Devoted Mother Helps Austic Son Realize Artistic Potential

By Jun Funahashi, Kapi‘o Staff Writer

Yuko Shimizu knew from the first time her son Isa picked up a pen to draw that he had a special talent.

The revelation meant much to Shimizu, who saw art as a way for her son to express himself in a meaningful way despite being on the autism spectrum.

“I was blown away by the way he approached drawing,” Shimizu said. “After Isa was introduced to art, he became able to express himself in another way besides speech. Isa lost himself in his work and spend as many hours as he liked drawing.”



Still, it took time, energy and great sacrifice for Shimizu to give her son the best opportunity to develop his gift.

Shimizu enrolled Isa in an art course and it wasn’t long before the school asked her to serve as a mentor to other mothers whose children faced physical or developmental challenges.

However, Isa’s limited communication skills precluded him from being able to continue his education in a Japanese art school.

“I cried almost every night because no one recognized Isa’s talent,” Shimizu said.

With her son’s future at stake, Shimizu made a bold choice and moved the family, which includes her daughter Megu, to Hawai‘i in 2012.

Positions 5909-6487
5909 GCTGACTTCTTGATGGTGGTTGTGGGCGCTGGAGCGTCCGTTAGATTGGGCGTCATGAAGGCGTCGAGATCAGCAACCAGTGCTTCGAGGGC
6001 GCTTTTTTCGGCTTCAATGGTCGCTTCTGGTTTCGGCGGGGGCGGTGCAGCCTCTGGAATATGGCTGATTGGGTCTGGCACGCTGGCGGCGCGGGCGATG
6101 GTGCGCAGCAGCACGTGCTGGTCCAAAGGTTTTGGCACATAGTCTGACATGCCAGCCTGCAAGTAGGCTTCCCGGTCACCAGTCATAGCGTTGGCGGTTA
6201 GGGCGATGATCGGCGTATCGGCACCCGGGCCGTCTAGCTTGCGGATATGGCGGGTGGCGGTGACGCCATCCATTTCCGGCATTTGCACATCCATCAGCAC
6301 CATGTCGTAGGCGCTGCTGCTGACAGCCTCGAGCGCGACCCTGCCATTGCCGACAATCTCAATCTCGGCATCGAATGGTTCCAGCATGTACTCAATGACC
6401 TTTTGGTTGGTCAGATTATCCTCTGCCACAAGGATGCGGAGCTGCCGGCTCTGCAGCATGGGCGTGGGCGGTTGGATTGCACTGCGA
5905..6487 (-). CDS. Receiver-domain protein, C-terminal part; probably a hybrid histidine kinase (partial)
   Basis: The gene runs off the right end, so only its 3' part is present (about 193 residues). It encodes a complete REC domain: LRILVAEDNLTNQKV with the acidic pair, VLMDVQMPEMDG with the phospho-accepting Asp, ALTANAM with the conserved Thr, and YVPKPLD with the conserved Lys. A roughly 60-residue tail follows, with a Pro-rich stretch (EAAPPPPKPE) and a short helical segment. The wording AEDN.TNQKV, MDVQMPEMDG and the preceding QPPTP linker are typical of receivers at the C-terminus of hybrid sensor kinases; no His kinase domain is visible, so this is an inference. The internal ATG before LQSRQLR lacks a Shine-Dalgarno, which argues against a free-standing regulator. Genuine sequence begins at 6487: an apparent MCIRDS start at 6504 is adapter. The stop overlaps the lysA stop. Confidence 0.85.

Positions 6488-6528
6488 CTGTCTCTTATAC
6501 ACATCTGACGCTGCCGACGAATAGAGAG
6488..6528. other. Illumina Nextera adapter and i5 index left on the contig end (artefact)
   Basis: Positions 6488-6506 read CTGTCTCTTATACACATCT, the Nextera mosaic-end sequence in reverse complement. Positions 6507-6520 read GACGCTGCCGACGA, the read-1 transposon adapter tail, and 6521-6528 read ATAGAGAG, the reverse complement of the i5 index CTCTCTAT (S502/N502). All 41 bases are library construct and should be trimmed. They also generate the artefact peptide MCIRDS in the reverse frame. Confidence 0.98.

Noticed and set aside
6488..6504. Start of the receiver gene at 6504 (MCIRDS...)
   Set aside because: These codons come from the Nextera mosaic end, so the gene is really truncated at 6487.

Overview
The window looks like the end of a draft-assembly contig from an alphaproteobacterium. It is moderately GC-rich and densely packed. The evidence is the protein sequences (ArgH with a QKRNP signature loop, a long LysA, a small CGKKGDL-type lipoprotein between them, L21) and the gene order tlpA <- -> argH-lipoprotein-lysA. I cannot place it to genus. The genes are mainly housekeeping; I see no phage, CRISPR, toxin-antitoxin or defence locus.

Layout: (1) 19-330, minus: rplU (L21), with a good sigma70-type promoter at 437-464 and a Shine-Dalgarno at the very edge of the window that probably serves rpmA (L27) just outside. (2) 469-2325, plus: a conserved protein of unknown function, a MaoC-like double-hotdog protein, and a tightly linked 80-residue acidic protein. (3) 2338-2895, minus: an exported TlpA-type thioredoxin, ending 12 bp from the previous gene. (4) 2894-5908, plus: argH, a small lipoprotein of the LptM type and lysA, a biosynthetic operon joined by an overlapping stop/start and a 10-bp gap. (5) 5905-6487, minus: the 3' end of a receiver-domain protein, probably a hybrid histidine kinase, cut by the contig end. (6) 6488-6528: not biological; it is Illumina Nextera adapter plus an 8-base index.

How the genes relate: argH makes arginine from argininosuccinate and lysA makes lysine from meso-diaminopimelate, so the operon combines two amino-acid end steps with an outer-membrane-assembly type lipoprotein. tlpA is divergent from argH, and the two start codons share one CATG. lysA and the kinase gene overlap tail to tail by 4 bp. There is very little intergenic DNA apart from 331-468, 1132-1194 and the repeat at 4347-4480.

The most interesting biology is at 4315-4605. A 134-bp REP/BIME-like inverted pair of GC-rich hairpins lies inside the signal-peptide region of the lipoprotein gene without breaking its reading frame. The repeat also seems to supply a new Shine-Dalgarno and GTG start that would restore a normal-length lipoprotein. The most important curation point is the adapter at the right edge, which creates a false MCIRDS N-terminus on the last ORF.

Shimizu enrolled in a hospitality course at Kapi‘olani Community College. Last year, she earned a certificate of achievement in travel and tourism. She continues to volunteer with the Honda International Center.

More importantly, the move allowed Shimizu to enroll Isa, then 16, in an art program Kaimuki High School, where he has been able to pursue his interest in painting in a supportive environment.


The results have been impressive. Last September, Isa contributed pieces to the group exhibition “Revealed” at Gallery ‘Iolani at Windward Community College. His art was also displayed at the Diamond Head Art Festival.

Isa is currently working on a mural at his high school. Shimizu said her son hopes to encourage and inspire underprivileged children through this project.

Isa’s influence has also revealed a similar gift in his younger sister. Inspired by characters Megu spotted in one of Isa’s drawing books, Megu and Isa collaborated on a children’s book titled “Pono.”


The book has become the basis of a larger project at KCC’s International Café, where art major Fumiko Kojiro is helping to convert the rough sketches into a digital format.

To view more of Isa’s work, visit: